The fruits of poverty
The wealth of supermarkets is built on monopoly, exploitation and restriction of choice
Tuesday March 16, 2004
Every year the list is the same, but every year it still comes as a shock. Of the 10 richest people on Earth, five of them have the same surname. It's not Gates, or Murdoch, or Rockefeller, but Walton. They are the heirs and trustees of the supermarket chain Wal-Mart. And between them they are worth $100bn.
Considering how the media fawns on the ultra rich, we hear remarkably little about them. Perhaps this is because their position is rather embarrassing. The company that enriches them trades on the idea that it is the friend of the common man and woman, distributing rather than concentrating wealth.
Over the past 20 years, two world-shaking social transformations have taken place. The first, the effective collapse of the proletariat as a political force, has been well documented. The second, the disappearance of the petty bourgeoisie as an economic force, rather less so. The near-elimination of the small businesses supplying and running the retail trade is in some ways as consequential as the withering of organised labour in heavy industry and the coal mines. The global monopolisation of the sector has destroyed the livelihoods of tens of millions of small proprietors and their employees. But, because this workforce was dispersed, the effects are rather harder to see.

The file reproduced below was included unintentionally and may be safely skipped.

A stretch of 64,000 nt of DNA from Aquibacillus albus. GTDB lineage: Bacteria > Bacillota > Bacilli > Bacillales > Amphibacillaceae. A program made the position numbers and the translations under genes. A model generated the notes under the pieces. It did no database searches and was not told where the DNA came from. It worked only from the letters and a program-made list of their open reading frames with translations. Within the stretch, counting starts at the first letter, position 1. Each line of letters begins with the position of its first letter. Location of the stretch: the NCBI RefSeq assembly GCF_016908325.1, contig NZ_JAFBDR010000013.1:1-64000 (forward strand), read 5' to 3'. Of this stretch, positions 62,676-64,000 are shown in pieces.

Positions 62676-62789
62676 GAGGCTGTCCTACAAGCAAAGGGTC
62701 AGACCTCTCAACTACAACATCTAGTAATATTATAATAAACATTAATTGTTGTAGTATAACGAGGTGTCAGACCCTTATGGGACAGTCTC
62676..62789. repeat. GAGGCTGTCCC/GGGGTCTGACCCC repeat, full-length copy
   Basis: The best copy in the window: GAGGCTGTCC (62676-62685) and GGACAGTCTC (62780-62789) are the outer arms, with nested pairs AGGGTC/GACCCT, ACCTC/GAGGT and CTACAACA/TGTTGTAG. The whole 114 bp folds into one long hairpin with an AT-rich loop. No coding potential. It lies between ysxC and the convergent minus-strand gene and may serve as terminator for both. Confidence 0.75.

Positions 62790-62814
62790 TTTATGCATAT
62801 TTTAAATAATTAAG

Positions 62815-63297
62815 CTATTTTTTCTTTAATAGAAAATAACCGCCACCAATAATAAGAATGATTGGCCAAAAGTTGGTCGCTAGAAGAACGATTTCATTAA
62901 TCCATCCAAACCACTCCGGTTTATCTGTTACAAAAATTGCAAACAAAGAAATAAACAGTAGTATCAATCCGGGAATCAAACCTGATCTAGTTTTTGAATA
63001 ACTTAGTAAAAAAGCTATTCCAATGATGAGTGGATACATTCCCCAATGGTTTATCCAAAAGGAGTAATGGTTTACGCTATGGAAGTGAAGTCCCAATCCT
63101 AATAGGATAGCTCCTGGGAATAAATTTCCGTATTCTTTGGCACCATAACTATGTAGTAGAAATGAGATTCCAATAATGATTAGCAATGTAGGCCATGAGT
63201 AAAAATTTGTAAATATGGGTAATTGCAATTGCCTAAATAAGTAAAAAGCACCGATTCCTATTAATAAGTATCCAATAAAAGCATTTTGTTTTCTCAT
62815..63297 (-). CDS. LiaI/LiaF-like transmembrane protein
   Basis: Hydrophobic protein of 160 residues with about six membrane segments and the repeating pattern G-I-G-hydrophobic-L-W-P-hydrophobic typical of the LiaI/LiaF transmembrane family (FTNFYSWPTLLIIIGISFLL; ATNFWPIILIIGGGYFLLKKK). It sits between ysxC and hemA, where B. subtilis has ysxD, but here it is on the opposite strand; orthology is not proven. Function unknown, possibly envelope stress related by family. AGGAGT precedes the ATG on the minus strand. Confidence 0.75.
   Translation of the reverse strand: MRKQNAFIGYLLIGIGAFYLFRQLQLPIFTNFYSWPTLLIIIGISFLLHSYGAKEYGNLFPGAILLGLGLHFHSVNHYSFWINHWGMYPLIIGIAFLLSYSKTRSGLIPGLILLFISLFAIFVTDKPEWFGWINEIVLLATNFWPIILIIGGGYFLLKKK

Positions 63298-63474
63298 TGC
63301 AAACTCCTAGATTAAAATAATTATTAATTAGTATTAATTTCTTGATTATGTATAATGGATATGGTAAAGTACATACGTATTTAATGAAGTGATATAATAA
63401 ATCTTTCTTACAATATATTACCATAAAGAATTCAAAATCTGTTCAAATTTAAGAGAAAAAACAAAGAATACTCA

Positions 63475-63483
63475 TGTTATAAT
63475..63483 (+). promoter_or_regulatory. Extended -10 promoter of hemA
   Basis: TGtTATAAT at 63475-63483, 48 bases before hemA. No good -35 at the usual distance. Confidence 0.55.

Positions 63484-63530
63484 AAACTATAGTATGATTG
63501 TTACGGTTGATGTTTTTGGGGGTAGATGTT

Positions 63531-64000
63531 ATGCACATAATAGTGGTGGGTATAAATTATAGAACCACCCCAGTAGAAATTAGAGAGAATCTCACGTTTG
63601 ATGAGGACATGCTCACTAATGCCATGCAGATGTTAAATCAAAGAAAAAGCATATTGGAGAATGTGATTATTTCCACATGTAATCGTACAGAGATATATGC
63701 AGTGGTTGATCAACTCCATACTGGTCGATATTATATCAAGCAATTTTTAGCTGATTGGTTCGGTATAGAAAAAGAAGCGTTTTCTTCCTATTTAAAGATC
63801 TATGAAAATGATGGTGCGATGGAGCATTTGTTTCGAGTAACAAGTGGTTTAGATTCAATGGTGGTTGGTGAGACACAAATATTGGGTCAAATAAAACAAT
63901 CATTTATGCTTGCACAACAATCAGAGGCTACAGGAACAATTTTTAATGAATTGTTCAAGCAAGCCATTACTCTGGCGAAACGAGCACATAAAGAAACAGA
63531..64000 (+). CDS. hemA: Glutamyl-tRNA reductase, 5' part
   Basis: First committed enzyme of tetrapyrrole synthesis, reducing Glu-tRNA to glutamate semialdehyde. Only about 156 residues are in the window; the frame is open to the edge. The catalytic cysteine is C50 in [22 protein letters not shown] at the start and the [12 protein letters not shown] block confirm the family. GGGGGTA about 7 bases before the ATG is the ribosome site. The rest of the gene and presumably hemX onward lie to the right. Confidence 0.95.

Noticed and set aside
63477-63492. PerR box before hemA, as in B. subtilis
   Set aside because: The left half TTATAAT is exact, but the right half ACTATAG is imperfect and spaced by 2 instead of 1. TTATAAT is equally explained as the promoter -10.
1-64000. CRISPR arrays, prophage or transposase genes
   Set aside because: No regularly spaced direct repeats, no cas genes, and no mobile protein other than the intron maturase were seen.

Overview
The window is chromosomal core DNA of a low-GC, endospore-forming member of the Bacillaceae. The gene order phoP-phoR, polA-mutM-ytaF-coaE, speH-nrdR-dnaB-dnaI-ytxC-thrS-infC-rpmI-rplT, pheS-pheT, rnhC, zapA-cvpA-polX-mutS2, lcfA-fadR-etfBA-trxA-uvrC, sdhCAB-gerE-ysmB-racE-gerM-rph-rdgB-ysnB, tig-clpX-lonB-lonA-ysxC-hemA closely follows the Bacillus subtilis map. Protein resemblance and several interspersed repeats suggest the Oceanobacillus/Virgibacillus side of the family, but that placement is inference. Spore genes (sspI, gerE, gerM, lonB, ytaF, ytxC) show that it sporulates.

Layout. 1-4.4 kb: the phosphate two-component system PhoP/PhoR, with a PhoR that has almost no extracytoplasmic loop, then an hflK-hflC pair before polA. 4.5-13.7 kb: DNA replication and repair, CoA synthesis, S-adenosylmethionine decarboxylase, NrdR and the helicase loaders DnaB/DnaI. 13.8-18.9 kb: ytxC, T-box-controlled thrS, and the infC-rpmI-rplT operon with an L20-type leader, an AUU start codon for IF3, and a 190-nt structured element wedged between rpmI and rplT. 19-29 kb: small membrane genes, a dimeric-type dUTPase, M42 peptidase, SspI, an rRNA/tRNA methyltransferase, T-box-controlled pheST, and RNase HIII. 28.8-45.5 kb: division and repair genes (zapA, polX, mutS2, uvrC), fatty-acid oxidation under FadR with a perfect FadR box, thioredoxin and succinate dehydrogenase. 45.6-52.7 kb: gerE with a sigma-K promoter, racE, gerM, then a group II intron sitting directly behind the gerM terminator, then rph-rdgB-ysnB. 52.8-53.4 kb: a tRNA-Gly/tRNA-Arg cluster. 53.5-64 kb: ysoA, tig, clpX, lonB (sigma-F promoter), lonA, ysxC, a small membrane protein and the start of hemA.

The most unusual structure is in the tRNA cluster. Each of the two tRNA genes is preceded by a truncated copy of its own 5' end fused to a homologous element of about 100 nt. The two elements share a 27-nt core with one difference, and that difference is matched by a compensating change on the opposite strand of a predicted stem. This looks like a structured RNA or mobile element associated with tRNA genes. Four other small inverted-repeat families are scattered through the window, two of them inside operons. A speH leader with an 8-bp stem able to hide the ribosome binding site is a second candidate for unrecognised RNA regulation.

A couple of weeks ago, I went to buy some fruit trees. I travelled to the world's most unprepossessing centre of biodiversity: Langley, on the outskirts of Slough. In the first half of the 20th century, most of London's fruit and vegetables were grown round there. The farms were supplied by specialist nurseries, which ensured that Britain possessed a wider variety of temperate fruit trees than any other nation. Two weeks ago, only one of these nurseries was left. In the 1940s, JC Allgrove's kept a thousand varieties of apple tree. It is still listed in the directories as one of Britain's great growers. But I was among its last customers.
Since the owner died two years ago, the business has been run by a volunteer, Nick Houston. "There are bits of ground here where no one's been for 20 years," he told me. Recently, scrabbling beneath the ivy that now covers the orchards, he found an apple he had never seen before. It was a Baumann's Reinette: the horticultural equivalent of a Fabergé egg. "But I had no idea which bloody tree it had fallen off." Somewhere in the nursery there should be two varieties - King Harry and St Augustine's Orange - that even the national fruit collection doesn't possess, but he hasn't been able to find them yet. The land is to be sold. Nick will salvage what he can and run a business of his own, under the old name, to try to keep the rare breeds growing.
He gave a one-word answer when I asked him what had happened to the business. "Supermarkets." Today the apples they buy are landing three miles from JC Allgrove's. Heathrow's first runway was built on strawberry farms and orchards. From the air, you can still see derelict greenhouses and the parallel lines on the land where fruit trees once grew. Richard Cox, the man who bred the world's favourite apple, is buried beside St Mary's Church in Harmondsworth, which will be flattened if a third runway is built at Heathrow.